Reflections of the Bumblebee

by Maia Elsner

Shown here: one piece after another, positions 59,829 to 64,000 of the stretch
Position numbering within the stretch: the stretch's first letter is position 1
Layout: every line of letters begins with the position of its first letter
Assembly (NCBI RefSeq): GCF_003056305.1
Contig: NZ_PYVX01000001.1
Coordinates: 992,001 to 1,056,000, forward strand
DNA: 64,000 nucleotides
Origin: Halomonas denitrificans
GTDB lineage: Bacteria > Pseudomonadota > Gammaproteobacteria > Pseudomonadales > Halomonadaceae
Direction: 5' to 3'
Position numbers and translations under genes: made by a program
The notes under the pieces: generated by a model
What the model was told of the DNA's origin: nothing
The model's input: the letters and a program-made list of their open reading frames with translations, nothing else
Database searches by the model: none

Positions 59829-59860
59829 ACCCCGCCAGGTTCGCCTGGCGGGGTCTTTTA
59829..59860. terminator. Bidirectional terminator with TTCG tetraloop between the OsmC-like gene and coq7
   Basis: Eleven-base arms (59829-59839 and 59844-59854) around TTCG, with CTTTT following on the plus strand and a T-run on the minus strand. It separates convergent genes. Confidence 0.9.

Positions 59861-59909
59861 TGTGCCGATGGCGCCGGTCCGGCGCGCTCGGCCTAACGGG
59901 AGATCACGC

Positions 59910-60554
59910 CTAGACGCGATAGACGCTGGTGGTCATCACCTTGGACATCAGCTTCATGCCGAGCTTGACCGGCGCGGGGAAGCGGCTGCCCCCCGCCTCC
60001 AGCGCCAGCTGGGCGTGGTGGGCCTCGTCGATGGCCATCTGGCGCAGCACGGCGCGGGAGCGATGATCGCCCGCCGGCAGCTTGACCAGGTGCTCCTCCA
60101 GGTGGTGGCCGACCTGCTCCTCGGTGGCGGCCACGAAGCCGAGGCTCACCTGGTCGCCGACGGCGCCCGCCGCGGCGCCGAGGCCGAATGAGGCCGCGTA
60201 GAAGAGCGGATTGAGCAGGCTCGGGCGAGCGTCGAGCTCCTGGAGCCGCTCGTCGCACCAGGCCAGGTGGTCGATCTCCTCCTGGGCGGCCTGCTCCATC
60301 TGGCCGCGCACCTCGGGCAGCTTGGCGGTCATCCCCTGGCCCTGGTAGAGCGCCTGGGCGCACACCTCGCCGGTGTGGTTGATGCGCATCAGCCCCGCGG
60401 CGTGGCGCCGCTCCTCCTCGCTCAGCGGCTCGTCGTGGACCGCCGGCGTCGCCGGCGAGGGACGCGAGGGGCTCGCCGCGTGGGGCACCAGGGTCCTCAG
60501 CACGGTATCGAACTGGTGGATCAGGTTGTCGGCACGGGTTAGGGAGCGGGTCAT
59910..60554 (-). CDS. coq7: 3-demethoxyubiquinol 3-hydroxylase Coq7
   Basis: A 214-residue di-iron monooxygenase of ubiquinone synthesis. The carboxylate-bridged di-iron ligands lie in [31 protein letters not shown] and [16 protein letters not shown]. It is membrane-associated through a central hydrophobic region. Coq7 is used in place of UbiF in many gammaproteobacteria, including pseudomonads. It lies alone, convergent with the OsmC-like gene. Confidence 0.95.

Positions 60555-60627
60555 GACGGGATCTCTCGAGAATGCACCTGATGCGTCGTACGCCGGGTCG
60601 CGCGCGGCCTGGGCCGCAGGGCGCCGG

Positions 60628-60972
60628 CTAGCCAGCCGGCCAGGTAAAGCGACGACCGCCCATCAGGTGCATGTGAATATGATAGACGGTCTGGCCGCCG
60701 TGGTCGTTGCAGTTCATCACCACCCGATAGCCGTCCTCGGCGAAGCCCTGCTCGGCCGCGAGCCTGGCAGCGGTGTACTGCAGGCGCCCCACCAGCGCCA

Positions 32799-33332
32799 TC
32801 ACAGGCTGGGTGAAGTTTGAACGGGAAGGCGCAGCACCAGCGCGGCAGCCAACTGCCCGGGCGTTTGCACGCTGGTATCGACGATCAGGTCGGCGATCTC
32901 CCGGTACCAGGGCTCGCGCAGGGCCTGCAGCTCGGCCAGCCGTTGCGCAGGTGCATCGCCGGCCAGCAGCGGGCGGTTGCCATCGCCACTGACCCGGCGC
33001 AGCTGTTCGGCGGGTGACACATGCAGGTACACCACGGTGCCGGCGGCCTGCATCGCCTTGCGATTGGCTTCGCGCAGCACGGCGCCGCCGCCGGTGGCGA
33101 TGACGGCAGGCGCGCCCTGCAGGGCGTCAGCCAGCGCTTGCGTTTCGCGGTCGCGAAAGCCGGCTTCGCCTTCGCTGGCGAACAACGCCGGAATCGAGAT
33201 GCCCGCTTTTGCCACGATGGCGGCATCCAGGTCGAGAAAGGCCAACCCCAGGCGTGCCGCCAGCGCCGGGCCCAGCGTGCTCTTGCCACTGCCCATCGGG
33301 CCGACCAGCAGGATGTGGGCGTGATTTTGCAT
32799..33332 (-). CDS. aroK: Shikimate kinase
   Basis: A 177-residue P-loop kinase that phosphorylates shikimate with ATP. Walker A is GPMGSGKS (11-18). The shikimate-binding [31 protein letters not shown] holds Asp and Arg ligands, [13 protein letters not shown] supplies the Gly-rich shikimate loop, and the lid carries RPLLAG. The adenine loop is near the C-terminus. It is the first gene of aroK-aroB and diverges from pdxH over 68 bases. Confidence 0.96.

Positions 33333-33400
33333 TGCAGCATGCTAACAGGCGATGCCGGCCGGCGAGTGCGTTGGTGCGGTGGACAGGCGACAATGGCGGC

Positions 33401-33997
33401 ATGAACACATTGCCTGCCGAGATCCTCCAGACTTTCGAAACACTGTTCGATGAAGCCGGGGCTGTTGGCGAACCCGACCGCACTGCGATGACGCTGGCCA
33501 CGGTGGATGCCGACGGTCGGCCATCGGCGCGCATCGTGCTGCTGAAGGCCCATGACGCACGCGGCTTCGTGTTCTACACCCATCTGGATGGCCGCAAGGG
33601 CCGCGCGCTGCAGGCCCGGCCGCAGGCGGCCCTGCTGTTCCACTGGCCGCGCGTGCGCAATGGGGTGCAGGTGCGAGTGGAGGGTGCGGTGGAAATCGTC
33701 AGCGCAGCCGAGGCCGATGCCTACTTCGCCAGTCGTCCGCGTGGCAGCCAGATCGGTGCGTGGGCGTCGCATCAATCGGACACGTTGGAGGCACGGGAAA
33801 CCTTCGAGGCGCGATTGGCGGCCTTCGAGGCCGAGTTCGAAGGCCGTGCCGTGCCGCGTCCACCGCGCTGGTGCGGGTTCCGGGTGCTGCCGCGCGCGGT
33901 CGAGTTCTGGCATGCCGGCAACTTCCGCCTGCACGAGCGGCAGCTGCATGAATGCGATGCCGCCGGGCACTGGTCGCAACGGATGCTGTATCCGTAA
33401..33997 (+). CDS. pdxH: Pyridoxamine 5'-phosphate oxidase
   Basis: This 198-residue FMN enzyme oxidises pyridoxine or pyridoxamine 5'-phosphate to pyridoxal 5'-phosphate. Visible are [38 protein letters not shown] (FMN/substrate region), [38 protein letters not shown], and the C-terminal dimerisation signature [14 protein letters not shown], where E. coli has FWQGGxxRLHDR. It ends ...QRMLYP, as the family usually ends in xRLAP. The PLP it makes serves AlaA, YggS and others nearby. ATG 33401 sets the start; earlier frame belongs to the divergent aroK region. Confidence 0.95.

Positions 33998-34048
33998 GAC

Studies show that a human brain keeps churning after the heart stops beating. No such study has been conducted with bumblebees. i. Monkshood is best flower for resting as rain drip drips, there is bergamot, sweet milkweed, snapdragon forest, red, red spider perched cricket, nest blue-tit eggs, hello butterfly. ii. The 2015 Paris Agreement committed global leaders to limit global warming to under 2 degrees, and as close as possible to 1.5 degrees. We are currently headed for 4-5 degrees increase in temperature. At the rate of 2 degrees warming, 18% of all insect species will be lost by 2100; at 3.2 degrees, this figure increases to 49%. Bumblebees are particularly at risk. After drip, drip where is monkshood, where is bergamot, no milkweed, no forest, where is forest, red, red, hot concrete, ploughed field, ploughed people, where is spider, no water. iii. ‘as late capitalism writhed in its internal decision concerning whether to destroy earth’s biosphere or change its rules’   —Kim Stanley Robinson As monks, black-hooded antenna bowed, we mourn green sphynx moth & grass dart butterfly – they too have lost their nesting – remember us & tiger beetles in buttercup meadows, at least there are still buttercups, if only buttercups. — Maia Elsner grew up between Oxford and Mexico City, and began writing poems in Massachusetts, USA. Her poems are published or forthcoming in Colorado Review, The Missouri Review, The Carolina Quarterly, Magma, Stand, Blackbox Manifold and Willow Springs, among others. She was shortlisted for the 2019 White Review Poetry Prize and the 2020 Mairtín Crawford Award for Poetry, and commended for the 2020 Geoff Stevens Memorial Prize. Her poems have been anthologized in Un Nuevo Sol: British LatinX Writers (flipped eye, 2019), Field Notes on Survival (Bad Betty Press, 2020), Live Canon 2020 Anthology (Live Canon, 2020) and Crossing Lines: An Anthology of Immigrant Poetry (Broken Sleep Books, 2020).   Artwork by: Inge Maria